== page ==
Since issuance of that AD, the FAA has determined that additional actions are necessary to address the same unsafe condition identified in AD 2016-04-06 for The Boeing Company Model 737-700 series airplanes having line numbers (L/Ns) 481, 545, 684, 979, 1089, 1211, and 1223. Those actions have been included in the revised service information specified in paragraphs (g) and (h) of this AD. This AD adds the requirements of paragraph (h) that include installing new relays and changing the wiring to the environmental control system, and accomplishing certain concurrent actions, for the affected airplanes.

Relationship Between This AD and AD 2016-04-06

This AD does not supersede AD 2016-04-06. Rather, the FAA has determined that a stand-alone AD would be more appropriate to address the requirements of this AD. AD 2016-04-06 did not address the unsafe condition for the 7 airplanes mentioned previously and identified in paragraph (c) of this AD. To address the unsafe condition for these 7 airplanes, this AD requires repetitive testing to verify correct operation of the smoke clearance mode of the equipment cooling system and low pressure environmental control system, and corrective actions if necessary; and also requires installing new relays and changing the wiring to the environmental control system, and accomplishing certain concurrent actions. As such, this AD terminates all of the requirements of AD 2016-04-06 for the airplanes identified in paragraph (c) of this AD only.

Related Service Information Under 1 CFR Part 51

The FAA reviewed the following service information:

Boeing Alert Service Bulletin 737-26A1122, Revision 3, dated January 31, 2020. This service information describes procedures for installing new relays and changing the wiring to the environmental control system.

Boeing Alert Service Bulletin 737-26A1137, Revision 2, dated January 27, 2020. This service information describes procedures for repetitive testing to verify correct operation of the smoke clearance mode of the equipment cooling system and low pressure environmental control system, and applicable corrective actions.

This service information is reasonably available because the interested parties have access to it through their normal course of business or by the means identified in the ADDRESSES section.

FAA's Determination

The FAA is issuing this AD because the agency evaluated all the relevant information and determined the unsafe condition described previously is likely to exist or develop in other products of the same type design.

AD Requirements

This AD requires accomplishing the actions specified in the service information described previously.

FAA's Justification and Determination of the Effective Date

There are currently no domestic operators of these products. Therefore, the FAA finds that notice and opportunity for prior public comment are unnecessary and that good cause exists for making this amendment effective in less than 30 days.

Comments Invited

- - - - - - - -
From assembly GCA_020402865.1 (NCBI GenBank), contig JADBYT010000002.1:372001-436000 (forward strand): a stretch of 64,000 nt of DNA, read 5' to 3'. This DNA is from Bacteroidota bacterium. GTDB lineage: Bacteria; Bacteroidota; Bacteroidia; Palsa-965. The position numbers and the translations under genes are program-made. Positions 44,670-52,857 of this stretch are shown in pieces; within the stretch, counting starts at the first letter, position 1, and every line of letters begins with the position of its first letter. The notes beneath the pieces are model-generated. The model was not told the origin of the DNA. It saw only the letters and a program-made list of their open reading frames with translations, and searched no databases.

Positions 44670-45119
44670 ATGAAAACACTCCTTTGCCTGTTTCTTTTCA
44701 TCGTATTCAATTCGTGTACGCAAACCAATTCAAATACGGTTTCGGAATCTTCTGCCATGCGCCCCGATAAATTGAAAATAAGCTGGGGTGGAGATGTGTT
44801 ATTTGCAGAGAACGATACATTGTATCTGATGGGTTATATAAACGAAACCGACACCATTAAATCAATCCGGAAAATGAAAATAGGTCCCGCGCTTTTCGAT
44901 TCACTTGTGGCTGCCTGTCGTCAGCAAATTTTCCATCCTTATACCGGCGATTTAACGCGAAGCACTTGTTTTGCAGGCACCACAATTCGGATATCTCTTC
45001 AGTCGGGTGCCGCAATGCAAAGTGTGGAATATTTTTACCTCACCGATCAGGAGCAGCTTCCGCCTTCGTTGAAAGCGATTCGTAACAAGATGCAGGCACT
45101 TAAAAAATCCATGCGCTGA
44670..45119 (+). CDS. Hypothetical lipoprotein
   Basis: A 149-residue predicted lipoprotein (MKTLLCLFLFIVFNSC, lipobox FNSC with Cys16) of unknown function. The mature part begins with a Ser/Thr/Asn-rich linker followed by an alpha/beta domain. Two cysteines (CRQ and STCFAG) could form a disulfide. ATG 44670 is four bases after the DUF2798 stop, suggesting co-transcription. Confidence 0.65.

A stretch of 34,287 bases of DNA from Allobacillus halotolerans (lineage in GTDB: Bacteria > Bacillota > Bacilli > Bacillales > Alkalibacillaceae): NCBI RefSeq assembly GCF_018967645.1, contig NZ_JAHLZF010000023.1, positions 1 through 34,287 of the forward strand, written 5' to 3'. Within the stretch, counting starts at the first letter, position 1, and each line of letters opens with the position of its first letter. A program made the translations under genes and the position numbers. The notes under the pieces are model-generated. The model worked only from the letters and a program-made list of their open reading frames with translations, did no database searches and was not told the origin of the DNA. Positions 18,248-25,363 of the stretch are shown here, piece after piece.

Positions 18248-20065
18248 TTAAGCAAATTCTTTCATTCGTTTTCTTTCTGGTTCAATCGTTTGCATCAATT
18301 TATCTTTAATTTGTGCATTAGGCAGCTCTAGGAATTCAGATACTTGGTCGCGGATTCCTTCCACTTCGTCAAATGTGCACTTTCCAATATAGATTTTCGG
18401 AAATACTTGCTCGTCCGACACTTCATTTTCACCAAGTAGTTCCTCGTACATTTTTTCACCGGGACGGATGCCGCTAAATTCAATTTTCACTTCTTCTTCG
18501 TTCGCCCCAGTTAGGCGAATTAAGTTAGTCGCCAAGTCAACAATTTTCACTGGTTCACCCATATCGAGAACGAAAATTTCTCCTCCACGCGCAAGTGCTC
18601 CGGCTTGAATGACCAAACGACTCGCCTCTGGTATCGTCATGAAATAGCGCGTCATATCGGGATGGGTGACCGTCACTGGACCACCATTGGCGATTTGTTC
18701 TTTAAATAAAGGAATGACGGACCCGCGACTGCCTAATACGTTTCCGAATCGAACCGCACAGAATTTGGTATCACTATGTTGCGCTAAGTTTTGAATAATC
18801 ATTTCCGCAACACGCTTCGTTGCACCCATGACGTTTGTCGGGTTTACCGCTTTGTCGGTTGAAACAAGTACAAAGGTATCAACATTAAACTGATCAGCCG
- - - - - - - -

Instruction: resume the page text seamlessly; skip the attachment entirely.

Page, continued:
This AD is a final rule that involves requirements affecting flight safety and was not preceded by notice and an opportunity for public comment. However, the FAA invites you to send any written data, views, or arguments about this final rule. Send your comments to an address listed under the ADDRESSES section. Include Docket No. FAA-2020-1109 and Product Identifier 2020-NM-067-AD at the beginning of your comments. The FAA specifically invites comments on the overall regulatory, economic, environmental, and energy aspects of this final rule. The FAA will consider all comments received by the closing date and may amend this final rule because of those comments.

Except for Confidential Business Information (CBI) as described in the following paragraph, and other information as described in 14 CFR 11.35, the FAA will post all comments received, without change, as well as a report summarizing each substantive public contact with FAA personnel concerning this AD. The FAA will consider all comments received by the closing date for comments. The FAA may amend this AD because of those comments.

Confidential Business Information

CBI is commercial or financial information that is both customarily and actually treated as private by its owner. Under the Freedom of Information Act (FOIA) (5 U.S.C. 552), CBI is exempt from public disclosure. If your comments responsive to this AD contain commercial or financial information that is customarily treated as private, that you actually treat as private, and that is relevant or responsive to this AD, it is important that you clearly designate the submitted comments as CBI. Please mark each page of your submission containing CBI as “PROPIN.” The FAA will treat such marked submissions as confidential under the FOIA, and they will not be placed in the public docket of this AD. Submissions containing CBI should be sent to Susan L. Monroe, Aerospace Engineer, Cabin Safety and Environmental Systems Section, FAA, Seattle ACO Branch, 2200 South 216th St., Des Moines, WA 98198; phone and fax: 206-231-3570; email: susan.l.monroe@faa.gov. Any commentary that the FAA receives that is not specifically designated as CBI will be placed in the public docket for this rulemaking.